A Fight Over Palestinian Food Leads to Death Threats
It's difficult to imagine anger over tabbouleh or falafel amounting to anything more than an outraged Yelp review.
In the Middle East, however, such foods stand for much more than a quick lunch. In Israel and occupied Palestine, culinary traditions shared by Jews and Arabs can lead to contentious debates—ones that have recently touched far closer to home. A Pittsburgh restaurant called Conflict Kitchen, which serves food from countries that have tense or complicated diplomatic relations with the United States, has encountered hostile opposition to its most recent menu items: Palestinian foods such as hummus, a couscous dish with chicken and chickpeas called maftoul, and a shawarma sandwich. Serving the foods, which can be found at almost any Israeli or Middle Eastern restaurant, has incited public outcry and resulted in violent threats.
The menu was not intended as a provocation but as the starting point for a conversation. "The idea was to fill what we felt was a void in Pittsburgh. So we started thinking about what can we serve and how can we have a conversation that's not already here," owner and artist Jon Rubin told CBS Pittsburgh. "We realized there has never been a Persian, or an Afghan or a Venezuelan restaurant in the city and that not only have [there] never been those restaurants, but those communities actually exist here."
The purpose, according to Rubin, is to encourage discussion and education around different experiences and points of view. To this end, the restaurant hosts events and performances related to the country featured on its menu. However, the decision to serve Palestinian food has drawn criticism from members of Pittsburgh’s Jewish community.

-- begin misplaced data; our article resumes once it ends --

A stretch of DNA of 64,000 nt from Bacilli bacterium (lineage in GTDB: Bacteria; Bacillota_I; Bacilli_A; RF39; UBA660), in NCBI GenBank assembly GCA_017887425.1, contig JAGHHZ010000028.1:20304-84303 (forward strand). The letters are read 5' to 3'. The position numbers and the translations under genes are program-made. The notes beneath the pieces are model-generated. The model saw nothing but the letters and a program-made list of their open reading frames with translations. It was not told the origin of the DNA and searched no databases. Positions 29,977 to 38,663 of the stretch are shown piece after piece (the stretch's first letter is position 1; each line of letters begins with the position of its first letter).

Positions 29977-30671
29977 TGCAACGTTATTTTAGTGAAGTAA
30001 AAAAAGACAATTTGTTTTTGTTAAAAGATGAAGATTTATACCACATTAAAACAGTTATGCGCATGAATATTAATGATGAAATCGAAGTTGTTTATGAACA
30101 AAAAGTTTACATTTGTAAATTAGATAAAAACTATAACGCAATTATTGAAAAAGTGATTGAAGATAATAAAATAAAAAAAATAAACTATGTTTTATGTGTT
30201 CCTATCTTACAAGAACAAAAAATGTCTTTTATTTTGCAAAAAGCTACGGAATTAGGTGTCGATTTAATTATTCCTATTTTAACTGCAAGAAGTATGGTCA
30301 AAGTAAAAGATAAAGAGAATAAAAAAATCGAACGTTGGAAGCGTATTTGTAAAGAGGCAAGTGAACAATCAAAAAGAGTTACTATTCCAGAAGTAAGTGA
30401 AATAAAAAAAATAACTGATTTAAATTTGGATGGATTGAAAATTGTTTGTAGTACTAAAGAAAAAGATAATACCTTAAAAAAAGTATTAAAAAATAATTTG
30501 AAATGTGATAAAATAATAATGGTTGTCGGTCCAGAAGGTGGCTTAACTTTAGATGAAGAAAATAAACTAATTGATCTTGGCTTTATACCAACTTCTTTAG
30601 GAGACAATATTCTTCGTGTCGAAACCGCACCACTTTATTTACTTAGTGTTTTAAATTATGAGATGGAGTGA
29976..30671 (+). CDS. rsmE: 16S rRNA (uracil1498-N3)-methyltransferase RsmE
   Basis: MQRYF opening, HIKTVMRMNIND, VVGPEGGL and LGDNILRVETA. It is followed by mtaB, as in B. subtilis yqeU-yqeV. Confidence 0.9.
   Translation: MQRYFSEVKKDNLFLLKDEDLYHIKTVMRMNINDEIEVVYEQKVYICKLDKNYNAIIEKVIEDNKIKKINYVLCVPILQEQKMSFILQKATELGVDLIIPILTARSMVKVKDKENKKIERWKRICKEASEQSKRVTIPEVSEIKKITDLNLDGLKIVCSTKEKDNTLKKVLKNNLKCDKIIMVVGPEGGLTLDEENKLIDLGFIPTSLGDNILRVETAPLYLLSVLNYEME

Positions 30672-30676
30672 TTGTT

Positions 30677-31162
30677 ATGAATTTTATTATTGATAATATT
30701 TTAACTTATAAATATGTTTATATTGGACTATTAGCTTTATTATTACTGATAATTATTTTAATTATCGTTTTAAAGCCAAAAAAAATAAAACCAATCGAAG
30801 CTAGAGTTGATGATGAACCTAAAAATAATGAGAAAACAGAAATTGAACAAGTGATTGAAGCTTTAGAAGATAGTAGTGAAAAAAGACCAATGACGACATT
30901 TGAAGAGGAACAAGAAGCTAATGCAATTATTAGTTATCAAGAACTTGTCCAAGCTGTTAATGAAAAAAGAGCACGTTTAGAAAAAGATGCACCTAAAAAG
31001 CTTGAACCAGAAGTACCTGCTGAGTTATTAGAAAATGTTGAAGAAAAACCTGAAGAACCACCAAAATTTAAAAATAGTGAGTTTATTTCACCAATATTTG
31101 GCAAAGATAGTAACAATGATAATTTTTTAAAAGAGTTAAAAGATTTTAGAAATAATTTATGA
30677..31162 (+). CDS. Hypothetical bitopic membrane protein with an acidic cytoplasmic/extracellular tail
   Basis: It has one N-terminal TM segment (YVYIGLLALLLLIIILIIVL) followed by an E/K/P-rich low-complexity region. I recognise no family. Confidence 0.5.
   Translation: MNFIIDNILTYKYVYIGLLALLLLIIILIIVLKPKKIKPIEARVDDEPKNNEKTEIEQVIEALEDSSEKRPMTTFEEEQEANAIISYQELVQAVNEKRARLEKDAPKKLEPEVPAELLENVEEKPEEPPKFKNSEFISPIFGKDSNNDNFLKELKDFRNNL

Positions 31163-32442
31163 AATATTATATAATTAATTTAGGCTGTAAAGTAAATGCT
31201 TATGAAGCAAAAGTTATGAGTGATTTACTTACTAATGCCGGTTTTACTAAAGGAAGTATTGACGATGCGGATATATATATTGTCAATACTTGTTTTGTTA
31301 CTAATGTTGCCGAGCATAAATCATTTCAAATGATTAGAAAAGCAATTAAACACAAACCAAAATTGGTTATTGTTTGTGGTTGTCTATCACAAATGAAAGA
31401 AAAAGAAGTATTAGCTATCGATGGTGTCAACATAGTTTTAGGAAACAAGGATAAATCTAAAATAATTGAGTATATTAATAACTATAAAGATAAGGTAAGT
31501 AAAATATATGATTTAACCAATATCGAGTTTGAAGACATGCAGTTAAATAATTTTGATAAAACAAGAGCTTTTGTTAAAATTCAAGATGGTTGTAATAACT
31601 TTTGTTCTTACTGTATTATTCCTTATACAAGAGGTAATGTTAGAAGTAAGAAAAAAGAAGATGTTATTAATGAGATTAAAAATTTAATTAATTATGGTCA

“Conflict Kitchen’s focus on countries in conflict is honorable, but Palestine is not in conflict with the U.S. The restaurant is stirring up conflict for the sake of trying to be relevant,” Gregg Roman, director of the Community Relations Council at the Jewish Federation of Greater Pittsburgh, told the Pittsburgh Post Gazette.
On Nov. 7, Conflict Kitchen posted on its Facebook page that it "received a letter today containing death threats." The restaurant has closed "until the credibility of the letter can be established by the Pittsburgh police." The owners announced on Tuesday that the restaurant will reopen Wednesday.
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The situation is a mess—but an illustrative one. Though the divide between Israel and Palestine is real, Conflict Kitchen’s project has particular significance when you consider the ways in which Israeli and Palestinian cuisines are deeply connected. In this case, the “conflict” belies a rich culinary tradition that shows a history of cohabitation, immigration, and cultural overlap.
In 2012 London-based Israeli chef Yotam Ottolenghi and Palestinian chef Sami Tamimi published a cookbook called Jerusalem that explores the ways a hybrid Israeli-Arab culture has left its mark on the city’s foods.
In a discussion with Maggie Schmitt and Laila El-Haddad, authors of The Gaza Kitchen, a cookbook of Gazan foods, Ottolenghi addresses the problem with trying to claim certain dishes are either Arab or Israeli. “The question of ‘is this our food, or is this your food—who gets to name this food,’ is not occurring in a void,” he told Bon Appétit. “It’s in this intensely laden political question, with so much life and death material sustenance also being debated. So these food items become sort of symbols of a much bigger, much broader question of ownership. That’s why we can’t just sort of write it off as silly debates.”
Just ask anyone in Israel where to get the best hummus. "We can't beat them on this,'' Yedid Sapir, an Israeli Jew, told the Christian Science Monitor when referring to the two most popular hummus restaurants in Acre and Jaffa. "You can't deny that we didn't invent hummus," Sapir said. Tell that to the Lebanese, who also lay claim to the dish.
While the cultural, political, and military clashes continue in the Middle East and the United States, the Conflict Kitchen waits to reopen. But resolving these food fights—and perhaps the cultural, political, and military clashes they are a proxy for—may involve looking past modern borders.
“Jews were living in Arab countries for thousands of years, cooking those same things,” said Ottolenghi. “If I meet a Jewish woman from Aleppo and she says, ‘I used to make this kibbeh and my grandmother did,’ it’s very hard to take a stand and say, ‘Oh, it’s Arab.’ ” These are foods from a place, not an individual religious group or culture.